Home Election 2020 Kilgore and Newby emphasize electability, job creation at forum

Kilgore and Newby emphasize electability, job creation at forum

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Daniel Kilgore and Joel Newby. Photo by Ben Peters.

Democratic candidates Daniel Kilgore and Joel Newby want voters to know they care about jobs, they care about the environment, and they really care about Athens.

During a forum hosted Tuesday night by the League of Women Voters at the Athens Community Center, the question of each congressional candidate’s electability and their life stories took center stage alongside media and attendee questions concerning green energy, the economy, health care. 

Both candidates made electability pitches numerous times over the course of the forum, and each believes they have unique qualifications to represent Ohio’s 15th Congressional District. 

Newby grew up in Pickaway County and is an Ohio University alumnus. He repeatedly boasted his strong personal connection to the 15th district and his desire to support the communities in and around Athens County, regardless of the political affiliations of its constituents. 

“This county built me,” Newby said. “And because I come from you, I will be able to go to Washington, D.C. and represent you.” 

Kilgore lives outside of the 15th district, but he believes that his reputation as an everyman will resonate with voters. He was raised by his grandparents and previously struggled financially to the point where he was homeless. The candidate now works full-time at a call center when he’s not on the campaign trail. Because of his first-hand challenges, he wants to represent the needs and daily struggles of ordinary people in the 15th district. 

“I’m an unconventional candidate,” Kilgore said. “Not many candidates have gone through what I’ve gone through. I have lived through the struggles a lot of people are going through.”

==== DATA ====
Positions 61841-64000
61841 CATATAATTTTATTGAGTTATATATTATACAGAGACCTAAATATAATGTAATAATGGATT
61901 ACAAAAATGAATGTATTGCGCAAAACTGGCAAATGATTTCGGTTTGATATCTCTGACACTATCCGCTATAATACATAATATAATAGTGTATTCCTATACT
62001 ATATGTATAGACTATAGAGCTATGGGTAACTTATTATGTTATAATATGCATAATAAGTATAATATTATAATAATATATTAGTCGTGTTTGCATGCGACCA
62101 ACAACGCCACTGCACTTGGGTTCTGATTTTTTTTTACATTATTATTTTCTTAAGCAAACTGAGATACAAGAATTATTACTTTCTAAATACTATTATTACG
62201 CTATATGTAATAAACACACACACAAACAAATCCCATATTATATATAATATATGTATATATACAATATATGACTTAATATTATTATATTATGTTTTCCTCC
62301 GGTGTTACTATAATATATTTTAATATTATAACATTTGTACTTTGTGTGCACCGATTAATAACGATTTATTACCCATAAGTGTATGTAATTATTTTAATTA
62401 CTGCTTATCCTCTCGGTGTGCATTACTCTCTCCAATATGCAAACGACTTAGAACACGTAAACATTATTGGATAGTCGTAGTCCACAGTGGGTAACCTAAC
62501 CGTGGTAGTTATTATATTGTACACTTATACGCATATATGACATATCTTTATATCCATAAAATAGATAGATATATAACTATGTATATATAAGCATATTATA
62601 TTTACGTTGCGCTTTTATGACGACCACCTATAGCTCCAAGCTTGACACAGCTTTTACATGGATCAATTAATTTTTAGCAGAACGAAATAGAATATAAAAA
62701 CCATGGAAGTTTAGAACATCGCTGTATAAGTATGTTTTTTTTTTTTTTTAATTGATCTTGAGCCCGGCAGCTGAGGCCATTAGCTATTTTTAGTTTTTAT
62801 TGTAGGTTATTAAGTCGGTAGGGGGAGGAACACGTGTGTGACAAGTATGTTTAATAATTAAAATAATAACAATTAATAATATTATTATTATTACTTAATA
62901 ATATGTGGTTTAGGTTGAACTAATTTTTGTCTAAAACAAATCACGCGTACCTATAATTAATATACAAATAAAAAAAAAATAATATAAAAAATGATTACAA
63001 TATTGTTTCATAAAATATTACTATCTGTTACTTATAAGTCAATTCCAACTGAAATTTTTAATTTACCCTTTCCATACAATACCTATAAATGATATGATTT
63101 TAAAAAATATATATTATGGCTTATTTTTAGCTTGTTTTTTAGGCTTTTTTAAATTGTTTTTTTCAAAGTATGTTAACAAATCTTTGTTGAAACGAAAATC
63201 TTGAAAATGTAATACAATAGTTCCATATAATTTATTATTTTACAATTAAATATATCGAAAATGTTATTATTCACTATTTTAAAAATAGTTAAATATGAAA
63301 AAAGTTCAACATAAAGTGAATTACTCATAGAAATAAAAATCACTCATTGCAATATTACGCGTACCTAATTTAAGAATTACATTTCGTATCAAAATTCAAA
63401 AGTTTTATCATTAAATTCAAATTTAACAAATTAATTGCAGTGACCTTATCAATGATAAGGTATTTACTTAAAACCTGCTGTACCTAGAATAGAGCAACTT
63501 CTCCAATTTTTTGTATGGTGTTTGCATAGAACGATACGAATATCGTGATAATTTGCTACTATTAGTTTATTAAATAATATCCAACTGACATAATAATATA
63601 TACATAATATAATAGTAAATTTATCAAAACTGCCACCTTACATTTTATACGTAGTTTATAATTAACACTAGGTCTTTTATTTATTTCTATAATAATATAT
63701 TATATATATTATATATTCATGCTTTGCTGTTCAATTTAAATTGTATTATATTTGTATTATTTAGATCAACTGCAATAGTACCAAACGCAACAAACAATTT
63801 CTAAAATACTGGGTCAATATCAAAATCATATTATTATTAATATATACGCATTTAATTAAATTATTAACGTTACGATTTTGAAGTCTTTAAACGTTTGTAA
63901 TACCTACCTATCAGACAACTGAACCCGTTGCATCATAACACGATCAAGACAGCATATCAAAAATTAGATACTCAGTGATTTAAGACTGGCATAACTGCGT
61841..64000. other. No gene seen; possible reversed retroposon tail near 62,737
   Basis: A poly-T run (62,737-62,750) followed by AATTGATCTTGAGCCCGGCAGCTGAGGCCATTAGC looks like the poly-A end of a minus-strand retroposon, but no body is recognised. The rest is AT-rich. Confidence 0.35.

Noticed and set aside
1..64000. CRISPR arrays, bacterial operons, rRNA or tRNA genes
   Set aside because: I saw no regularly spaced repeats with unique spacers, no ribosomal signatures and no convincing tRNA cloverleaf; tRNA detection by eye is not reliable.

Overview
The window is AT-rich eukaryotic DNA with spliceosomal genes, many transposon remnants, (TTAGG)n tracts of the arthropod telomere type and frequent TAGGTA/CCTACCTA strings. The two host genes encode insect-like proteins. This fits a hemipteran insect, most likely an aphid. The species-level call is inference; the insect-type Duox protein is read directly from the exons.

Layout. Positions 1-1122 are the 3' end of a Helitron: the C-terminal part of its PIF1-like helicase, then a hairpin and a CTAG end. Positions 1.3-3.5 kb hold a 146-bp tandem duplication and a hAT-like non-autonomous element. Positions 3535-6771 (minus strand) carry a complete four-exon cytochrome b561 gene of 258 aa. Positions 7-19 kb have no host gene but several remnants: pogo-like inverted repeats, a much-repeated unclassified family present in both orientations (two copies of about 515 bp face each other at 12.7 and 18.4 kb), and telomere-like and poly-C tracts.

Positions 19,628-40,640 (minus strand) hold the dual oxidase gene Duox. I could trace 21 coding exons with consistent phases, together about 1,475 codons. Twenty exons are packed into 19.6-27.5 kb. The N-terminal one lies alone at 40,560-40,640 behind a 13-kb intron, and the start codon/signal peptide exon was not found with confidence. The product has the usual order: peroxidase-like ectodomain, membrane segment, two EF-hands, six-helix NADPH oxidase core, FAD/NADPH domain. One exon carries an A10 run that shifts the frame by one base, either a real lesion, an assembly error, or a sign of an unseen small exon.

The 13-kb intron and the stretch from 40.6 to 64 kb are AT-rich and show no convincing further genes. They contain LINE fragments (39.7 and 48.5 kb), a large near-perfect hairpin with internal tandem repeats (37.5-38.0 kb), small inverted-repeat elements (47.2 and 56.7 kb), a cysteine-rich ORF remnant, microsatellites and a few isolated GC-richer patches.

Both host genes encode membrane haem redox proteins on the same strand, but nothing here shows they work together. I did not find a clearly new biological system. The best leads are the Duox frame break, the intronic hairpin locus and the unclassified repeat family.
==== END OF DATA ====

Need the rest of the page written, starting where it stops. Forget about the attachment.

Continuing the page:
Listen:

Kilgore is concentrated on cutting the region’s homelessness and poverty rates, supporting infrastructure and creating job centers with a focus on green energy jobs.

Newby’s campaign places a heavy focus on agricultural jobs, including support for small family-owned farms over large corporate farms –– which Kilgore also supports. He also said broadband access in the region is a massive issue that prevents residents from gaining employment. If elected, Newby plans to propose a comprehensive funding plan that will ensure expanded broadband access for rural communities. 

“In small towns, access to the internet is nearly impossible,” Newby said. “How are we going to build a 21st century economy if we can’t get the majority of the people in the economy hooked up to the Internet?” 

Both candidates also gave attention to the environment and how they plan to implement policies to protect it. Both support a greater emphasis on clean energy. Newby in particular supports solar and wind energy to both replace fracking and bolster the economy. Kilgore supports “better, safer solutions” for fracking. 

They’re also both concerned about climate change. Kilgore stressed his interest in embracing climate science and cited recent environmental catastrophes, like the Australia wildfires, as reasons to be concerned about the Earth’s future. 

Newby wants to focus on local environmental issues to convince people to care about climate change. He argued that while residents of Ohio may not worry about rising sea levels, they are concerned about how shifting weather, flooding and droughts impact their crop yield. 

“I think we need to bring climate change down to a level they can understand,” Newby said. “Here in Ohio, we don’t really worry about the ocean drowning us. What we do worry about is having food.”

Ohio’s primary election takes place March 17.

Editor’s Note: Newby is a former communications director for The New Political.

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